calculate the avarage ASR to the sample it should be with in 10% of the avarage ASR of the base table.

thanks

- Mark as New
- Bookmark
- Subscribe
- Subscribe to RSS Feed
- Get Direct Link
- Email to a Friend
- Report Inappropriate Content

04-20-2006
09:34 PM

04-20-2006
09:34 PM

Well if you treat the table as the population, then as the sample you draw from that population increases, the closer that the mean of the sample will be to the mean of the population.

So if you want the sample mean to be within 10 units of the population mean, you need to work out how big a sample will give you that accuracy.

Now assuming that the distribution of asr is approximately normal, we need to know the the standard deviation of asr. Once we have this we then need to decide how accurate do we want to be, eg do we want to be 95% sure that we have a sample that captures the population mean of asr by 10 units, or 99% sure?

Once we have decided on the accuracy level, we need to consult a normal table to obtain the critical values for our level of confidence, some of the more common ones are below:

90% - 1.645

95% - 1.96

99% - 2.576

Now armed with our knowledge of the standard deviation of asr (stddev_pop(asr)] we can use the following formulae to calculate the required sample size

n approx. ((critical value)*(stddev_pop(asr)/(margin of error))^2 and round up.

Plugging some numbers in for a worked example,

population is 2 000 000

margin of error 10

stdev(asr) 2 500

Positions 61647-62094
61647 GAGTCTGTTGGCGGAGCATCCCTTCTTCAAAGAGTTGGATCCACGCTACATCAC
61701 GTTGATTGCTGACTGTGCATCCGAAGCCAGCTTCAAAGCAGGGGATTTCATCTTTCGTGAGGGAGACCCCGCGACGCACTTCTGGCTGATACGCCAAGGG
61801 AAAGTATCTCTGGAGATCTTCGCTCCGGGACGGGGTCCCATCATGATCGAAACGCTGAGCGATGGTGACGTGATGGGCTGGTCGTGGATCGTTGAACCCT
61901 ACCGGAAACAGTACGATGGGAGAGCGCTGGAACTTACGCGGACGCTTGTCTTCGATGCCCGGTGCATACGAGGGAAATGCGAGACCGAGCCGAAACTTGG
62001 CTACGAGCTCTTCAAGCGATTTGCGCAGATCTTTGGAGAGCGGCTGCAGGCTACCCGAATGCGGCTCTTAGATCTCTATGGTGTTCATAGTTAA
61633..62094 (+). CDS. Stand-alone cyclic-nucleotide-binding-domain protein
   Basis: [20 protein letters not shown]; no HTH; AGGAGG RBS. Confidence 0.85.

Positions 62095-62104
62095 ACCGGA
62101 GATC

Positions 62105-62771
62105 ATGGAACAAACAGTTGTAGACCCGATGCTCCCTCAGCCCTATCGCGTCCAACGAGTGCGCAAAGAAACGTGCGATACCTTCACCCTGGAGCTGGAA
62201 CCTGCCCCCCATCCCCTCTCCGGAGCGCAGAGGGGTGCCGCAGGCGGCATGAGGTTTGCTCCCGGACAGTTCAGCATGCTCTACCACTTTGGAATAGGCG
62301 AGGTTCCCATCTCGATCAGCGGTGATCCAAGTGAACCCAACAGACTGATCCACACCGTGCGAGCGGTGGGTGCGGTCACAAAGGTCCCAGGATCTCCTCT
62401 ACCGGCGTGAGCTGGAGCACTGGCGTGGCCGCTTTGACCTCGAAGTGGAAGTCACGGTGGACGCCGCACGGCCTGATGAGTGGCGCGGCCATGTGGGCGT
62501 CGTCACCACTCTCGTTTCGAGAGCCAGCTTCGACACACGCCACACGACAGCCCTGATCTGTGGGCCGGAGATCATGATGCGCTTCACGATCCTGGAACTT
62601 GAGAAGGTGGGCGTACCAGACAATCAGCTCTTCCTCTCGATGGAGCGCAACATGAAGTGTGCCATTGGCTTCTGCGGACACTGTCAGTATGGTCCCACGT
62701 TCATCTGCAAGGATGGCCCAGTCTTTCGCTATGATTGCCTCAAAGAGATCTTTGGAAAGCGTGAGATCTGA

want 95% confidence.

so

(1.96*(2 500/10))^2

(1.96*250)^2

(490)^2

240 100

so with a sample of 240 100 we can be 95% sure we have captured the mean of the asr within 10 units.

Paul

So if you want the sample mean to be within 10 units of the population mean, you need to work out how big a sample will give you that accuracy.

Now assuming that the distribution of asr is approximately normal, we need to know the the standard deviation of asr. Once we have this we then need to decide how accurate do we want to be, eg do we want to be 95% sure that we have a sample that captures the population mean of asr by 10 units, or 99% sure?

Once we have decided on the accuracy level, we need to consult a normal table to obtain the critical values for our level of confidence, some of the more common ones are below:

90% - 1.645

95% - 1.96

99% - 2.576

Now armed with our knowledge of the standard deviation of asr (stddev_pop(asr)] we can use the following formulae to calculate the required sample size

n approx. ((critical value)*(stddev_pop(asr)/(margin of error))^2 and round up.

Plugging some numbers in for a worked example,

population is 2 000 000

margin of error 10

stdev(asr) 2 500

want 95% confidence.

so

(1.96*(2 500/10))^2

(1.96*250)^2

(490)^2

240 100

so with a sample of 240 100 we can be 95% sure we have captured the mean of the asr within 10 units.

Paul

- Mark as New
- Bookmark
- Subscribe
- Subscribe to RSS Feed
- Get Direct Link
- Email to a Friend
- Report Inappropriate Content

04-21-2006
08:58 AM

04-21-2006
08:58 AM

Paul,

Thanks a lot.

I will have to try it.

Your logic should work ...

thanks

teja

Thanks a lot.

I will have to try it.

Your logic should work ...

thanks

teja